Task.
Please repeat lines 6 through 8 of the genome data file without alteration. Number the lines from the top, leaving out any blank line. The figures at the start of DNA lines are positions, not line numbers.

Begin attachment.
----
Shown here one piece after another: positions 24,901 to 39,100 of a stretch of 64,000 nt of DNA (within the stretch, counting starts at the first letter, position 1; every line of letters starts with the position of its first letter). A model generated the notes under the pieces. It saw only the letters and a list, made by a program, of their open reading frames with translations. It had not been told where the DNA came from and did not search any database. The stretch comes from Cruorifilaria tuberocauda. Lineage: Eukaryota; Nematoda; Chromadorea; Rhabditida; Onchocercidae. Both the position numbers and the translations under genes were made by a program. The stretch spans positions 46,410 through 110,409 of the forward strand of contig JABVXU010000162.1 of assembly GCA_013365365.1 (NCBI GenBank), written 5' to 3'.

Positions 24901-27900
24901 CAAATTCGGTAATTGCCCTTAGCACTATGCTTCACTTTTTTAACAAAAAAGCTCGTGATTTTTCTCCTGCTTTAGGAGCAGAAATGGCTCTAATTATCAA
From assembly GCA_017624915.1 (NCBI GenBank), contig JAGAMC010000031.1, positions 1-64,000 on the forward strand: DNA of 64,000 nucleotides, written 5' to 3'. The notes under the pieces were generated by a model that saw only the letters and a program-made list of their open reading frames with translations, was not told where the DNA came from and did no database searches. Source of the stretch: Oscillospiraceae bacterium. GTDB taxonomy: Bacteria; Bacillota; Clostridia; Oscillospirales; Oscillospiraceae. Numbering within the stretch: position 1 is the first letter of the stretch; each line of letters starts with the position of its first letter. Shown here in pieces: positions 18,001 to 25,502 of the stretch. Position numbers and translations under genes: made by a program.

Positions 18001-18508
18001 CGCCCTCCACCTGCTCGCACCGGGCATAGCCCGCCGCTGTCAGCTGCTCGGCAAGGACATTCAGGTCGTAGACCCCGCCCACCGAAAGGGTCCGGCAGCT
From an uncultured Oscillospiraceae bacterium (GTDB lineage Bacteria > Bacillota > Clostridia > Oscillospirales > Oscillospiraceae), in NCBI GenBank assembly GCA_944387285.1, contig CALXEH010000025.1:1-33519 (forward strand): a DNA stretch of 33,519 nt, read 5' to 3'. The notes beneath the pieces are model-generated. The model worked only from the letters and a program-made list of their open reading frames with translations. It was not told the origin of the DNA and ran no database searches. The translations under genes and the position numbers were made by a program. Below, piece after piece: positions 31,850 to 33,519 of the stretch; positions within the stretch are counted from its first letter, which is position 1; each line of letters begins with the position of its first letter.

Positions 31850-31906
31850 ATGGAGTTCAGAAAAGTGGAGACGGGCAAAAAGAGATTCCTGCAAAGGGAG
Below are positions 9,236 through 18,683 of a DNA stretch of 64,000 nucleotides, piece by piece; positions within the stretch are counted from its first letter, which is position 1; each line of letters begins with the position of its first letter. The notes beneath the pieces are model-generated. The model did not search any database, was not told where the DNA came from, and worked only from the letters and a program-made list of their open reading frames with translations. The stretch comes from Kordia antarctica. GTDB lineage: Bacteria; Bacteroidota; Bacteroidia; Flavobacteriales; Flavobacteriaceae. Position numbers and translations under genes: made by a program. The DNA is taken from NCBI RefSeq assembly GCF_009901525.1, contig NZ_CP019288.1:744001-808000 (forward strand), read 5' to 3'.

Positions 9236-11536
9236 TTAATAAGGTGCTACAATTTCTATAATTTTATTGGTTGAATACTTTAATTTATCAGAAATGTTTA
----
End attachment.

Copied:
18001 CGCCCTCCACCTGCTCGCACCGGGCATAGCCCGCCGCTGTCAGCTGCTCGGCAAGGACATTCAGGTCGTAGACCCCGCCCACCGAAAGGGTCCGGCAGCT
From an uncultured Oscillospiraceae bacterium (GTDB lineage Bacteria > Bacillota > Clostridia > Oscillospirales > Oscillospiraceae), in NCBI GenBank assembly GCA_944387285.1, contig CALXEH010000025.1:1-33519 (forward strand): a DNA stretch of 33,519 nt, read 5' to 3'. The notes beneath the pieces are model-generated. The model worked only from the letters and a program-made list of their open reading frames with translations. It was not told the origin of the DNA and ran no database searches. The translations under genes and the position numbers were made by a program. Below, piece after piece: positions 31,850 to 33,519 of the stretch; positions within the stretch are counted from its first letter, which is position 1; each line of letters begins with the position of its first letter.

Positions 31850-31906